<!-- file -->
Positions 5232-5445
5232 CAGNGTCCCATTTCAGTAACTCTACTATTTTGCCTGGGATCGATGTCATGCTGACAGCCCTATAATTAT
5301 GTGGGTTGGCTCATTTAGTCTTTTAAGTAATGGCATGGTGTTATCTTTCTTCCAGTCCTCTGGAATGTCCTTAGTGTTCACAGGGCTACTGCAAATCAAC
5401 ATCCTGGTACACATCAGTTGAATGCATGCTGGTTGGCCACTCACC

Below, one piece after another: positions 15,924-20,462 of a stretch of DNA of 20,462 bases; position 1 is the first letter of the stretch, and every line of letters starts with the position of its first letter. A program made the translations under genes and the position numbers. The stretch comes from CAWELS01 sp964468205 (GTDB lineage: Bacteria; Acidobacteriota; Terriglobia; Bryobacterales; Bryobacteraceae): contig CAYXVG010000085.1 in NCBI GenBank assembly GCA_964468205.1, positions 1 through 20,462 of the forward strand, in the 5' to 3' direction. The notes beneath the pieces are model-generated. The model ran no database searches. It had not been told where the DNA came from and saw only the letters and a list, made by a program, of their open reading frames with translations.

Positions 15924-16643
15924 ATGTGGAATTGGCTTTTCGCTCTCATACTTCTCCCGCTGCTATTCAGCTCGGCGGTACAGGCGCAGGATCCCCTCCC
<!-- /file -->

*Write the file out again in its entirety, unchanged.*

Positions 5232-5445
5232 CAGNGTCCCATTTCAGTAACTCTACTATTTTGCCTGGGATCGATGTCATGCTGACAGCCCTATAATTAT
5301 GTGGGTTGGCTCATTTAGTCTTTTAAGTAATGGCATGGTGTTATCTTTCTTCCAGTCCTCTGGAATGTCCTTAGTGTTCACAGGGCTACTGCAAATCAAC
5401 ATCCTGGTACACATCAGTTGAATGCATGCTGGTTGGCCACTCACC

Below, one piece after another: positions 15,924-20,462 of a stretch of DNA of 20,462 bases; position 1 is the first letter of the stretch, and every line of letters starts with the position of its first letter. A program made the translations under genes and the position numbers. The stretch comes from CAWELS01 sp964468205 (GTDB lineage: Bacteria; Acidobacteriota; Terriglobia; Bryobacterales; Bryobacteraceae): contig CAYXVG010000085.1 in NCBI GenBank assembly GCA_964468205.1, positions 1 through 20,462 of the forward strand, in the 5' to 3' direction. The notes beneath the pieces are model-generated. The model ran no database searches. It had not been told where the DNA came from and saw only the letters and a list, made by a program, of their open reading frames with translations.

Positions 15924-16643
15924 ATGTGGAATTGGCTTTTCGCTCTCATACTTCTCCCGCTGCTATTCAGCTCGGCGGTACAGGCGCAGGATCCCCTCCC